There was a time when to be featured in the Guinness Book of Records, as it then was, meant everything. It was the ultimate badge of respect. Make it in to those hallowed pages and your feat was official. It was founded by the McWhirter brothers 70 years ago and originally it was chiefly concerned with the big endeavours – fastest man, first person to step on the moon, cross an ocean etc.
But sometime that all changed. No longer was it the compendium of who’s done what for armchair sports fans. Instead it started including freak show acts and stunts, like how many Big Macs you can eat, longest time spent playing Grand Theft Auto – that kind of thing. If it makes an entertaining read, that’s fine by me, but why do adventurers still see it as the ultimate badge of honour?
The other day the polar explorer Ben Saunders proudly shared his official Guinness certificate on Instagram. Just to be clear, Ben and Tarka L’Herpiniere deserve every plaudit going for their incredible return trek to the South Pole, following the original route of Capt Scott in 2014. But is Guinness the best arbiter of adventure records when it has no direct involvement in adventure? By contrast, the Piolet d’Or climbing awards – themselves not uncontroversial – are made up of a panel of climbers while other records in aviation are overseen by sports’ respective governing bodies such as the FAI for aviation or those on water by the WSSRC.
And Guinness sometimes get it wrong. In the 2016 edition of the book, under circumnavigation records, it singles out Colin Bodill for being the first to fly around the world by microlight in 2000. Brian Milton, who was awarded the Segrave Trophy for his 120 day flight around the world in 1998, a story described as ‘one of the last great adventures of the millennium’ by Sir Chris Bonington in his book: Quest for Adventure, is understandably aggrieved.
Milton wrote to Guinness World Records to set the record straight but they told him that because his original co-pilot dropped out and he continued alone – harder in most people’s book – it wasn’t really a first. “They required me, when Keith [Reynolds] abandoned the flight in Siberia, to go back to London and start again,” Milton told me.
Following this logic the 16th century circumnavigator Juan Sebastian de Elcano should have returned to Spain and started his journey again when Magellan died in the Philippines before he could claim the world’s first circumnavigation.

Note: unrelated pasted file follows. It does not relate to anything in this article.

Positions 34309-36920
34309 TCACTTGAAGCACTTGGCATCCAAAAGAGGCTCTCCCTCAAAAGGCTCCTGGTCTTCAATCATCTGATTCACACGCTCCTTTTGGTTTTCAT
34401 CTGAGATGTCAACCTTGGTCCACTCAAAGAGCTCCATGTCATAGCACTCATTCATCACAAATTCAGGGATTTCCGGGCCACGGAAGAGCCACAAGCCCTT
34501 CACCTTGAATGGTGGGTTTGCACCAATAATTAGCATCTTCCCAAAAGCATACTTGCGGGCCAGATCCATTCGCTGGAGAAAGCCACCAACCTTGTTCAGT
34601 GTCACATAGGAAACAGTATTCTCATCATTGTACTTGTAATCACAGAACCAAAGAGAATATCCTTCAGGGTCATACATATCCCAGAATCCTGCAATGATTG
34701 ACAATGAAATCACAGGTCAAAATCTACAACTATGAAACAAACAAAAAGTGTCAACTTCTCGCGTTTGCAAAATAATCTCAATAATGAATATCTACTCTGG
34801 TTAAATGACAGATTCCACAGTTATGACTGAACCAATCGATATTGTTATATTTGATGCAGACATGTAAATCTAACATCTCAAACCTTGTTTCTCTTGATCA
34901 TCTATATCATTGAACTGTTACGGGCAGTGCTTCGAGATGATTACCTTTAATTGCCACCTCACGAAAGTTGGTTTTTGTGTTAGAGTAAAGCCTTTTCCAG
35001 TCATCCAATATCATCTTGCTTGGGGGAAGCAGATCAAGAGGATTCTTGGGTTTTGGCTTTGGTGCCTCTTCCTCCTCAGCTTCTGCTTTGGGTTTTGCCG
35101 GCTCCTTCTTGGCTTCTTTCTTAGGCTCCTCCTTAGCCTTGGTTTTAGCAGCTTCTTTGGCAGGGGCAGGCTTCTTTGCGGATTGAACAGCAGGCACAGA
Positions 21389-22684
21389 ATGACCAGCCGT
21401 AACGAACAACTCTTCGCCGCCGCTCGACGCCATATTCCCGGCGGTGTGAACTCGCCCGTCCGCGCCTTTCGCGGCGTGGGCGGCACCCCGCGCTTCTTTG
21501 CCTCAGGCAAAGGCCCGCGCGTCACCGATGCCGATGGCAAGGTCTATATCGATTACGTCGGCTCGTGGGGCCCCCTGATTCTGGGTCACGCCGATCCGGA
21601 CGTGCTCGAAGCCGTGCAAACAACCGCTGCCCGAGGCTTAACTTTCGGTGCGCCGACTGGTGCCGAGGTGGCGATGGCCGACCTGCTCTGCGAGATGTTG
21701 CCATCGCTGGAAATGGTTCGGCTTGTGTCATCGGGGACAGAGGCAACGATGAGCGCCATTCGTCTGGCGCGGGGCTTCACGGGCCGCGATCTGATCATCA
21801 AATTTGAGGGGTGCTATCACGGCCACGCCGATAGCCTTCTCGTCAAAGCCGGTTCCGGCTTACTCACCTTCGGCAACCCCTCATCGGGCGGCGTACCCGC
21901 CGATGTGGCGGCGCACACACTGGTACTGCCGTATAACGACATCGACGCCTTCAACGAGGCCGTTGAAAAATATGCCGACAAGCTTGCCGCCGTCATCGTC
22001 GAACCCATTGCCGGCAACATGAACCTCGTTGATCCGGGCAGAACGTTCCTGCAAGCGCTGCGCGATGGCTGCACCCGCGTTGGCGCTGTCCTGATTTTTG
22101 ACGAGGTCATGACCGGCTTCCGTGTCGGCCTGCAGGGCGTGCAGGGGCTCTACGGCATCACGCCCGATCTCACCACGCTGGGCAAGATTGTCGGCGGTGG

Online it’s no better; Guinness currently list Bodill’s 99-day flight as being the fastest circumnavigation by microlight. This was actually bettered by a pair of Indian Air Force pilots who made the journey in 80 days, albeit in a fixed wing closed-cockpit microlight. This is where it starts to get complicated – illustrating why records (and firsts) should be ratified by a body of peers. [I should point out that the folks at AdventureStats do a grand job at keeping track of adventures at the poles, oceans and on Everest.]
I also know of one quite well-known adventurer who has a Guinness certificate for being the youngest Briton on Everest when – if subjected to a ratification process – that claim might not have stood up to scrutiny. But the bigger issue is, since when did being ‘the youngest’ become a record anyhow? It’s thanks to Guinness this is taken seriously at all.
Traditionally in climbing there are just three noteworthy achievements: making the first ascent, putting up a new route or repeating a route in a better style. Nothing else counts, certainly not how old you are. There was a time when your age wasn’t the focus of your deed – it was what you did that counted!
In 1975 the British climber Peter Boardman was part of the team to make the first ascent of Everest’s South West Face and he was in the second party to summit. He was 24. Today we have an ever increasing number of kids wanting to be the youngest, and Guinness is partly responsible for encouraging this.
A few years ago there was a spate of teen solo round-the-world sailors. Between 2009 – 2012 Michael Perham, 17, Jessica Watson, 16 and Laura Dekker, 16 all made various circumnavigations. I remember meeting the man from Guinness when Perham reached Portsmouth in 2009 and presented him with his Guinness certificate (below). But by the time of Dekker’s achievement Guinness had publicly distanced themselves, saying they no longer recognised ‘youngest’ as a category.
The delight in getting a Guinness certificate is understandable; it’s acknowledgement and adventure athletes could all do with some more of that. But it’s also very subjective and arbitrary and risks trivialising adventure sports (remember extreme ironing?) Record-chasing also also encourages frauds such as the recent Martin Szwed, whose laughable claim to reach the South Pole was recently refuted – but not before he got his limelight in the media. Ultimately, the reward of adventure should not be a framed certificate but that inner glow on the inside. Proving it to yourself should be enough. Do you agree…?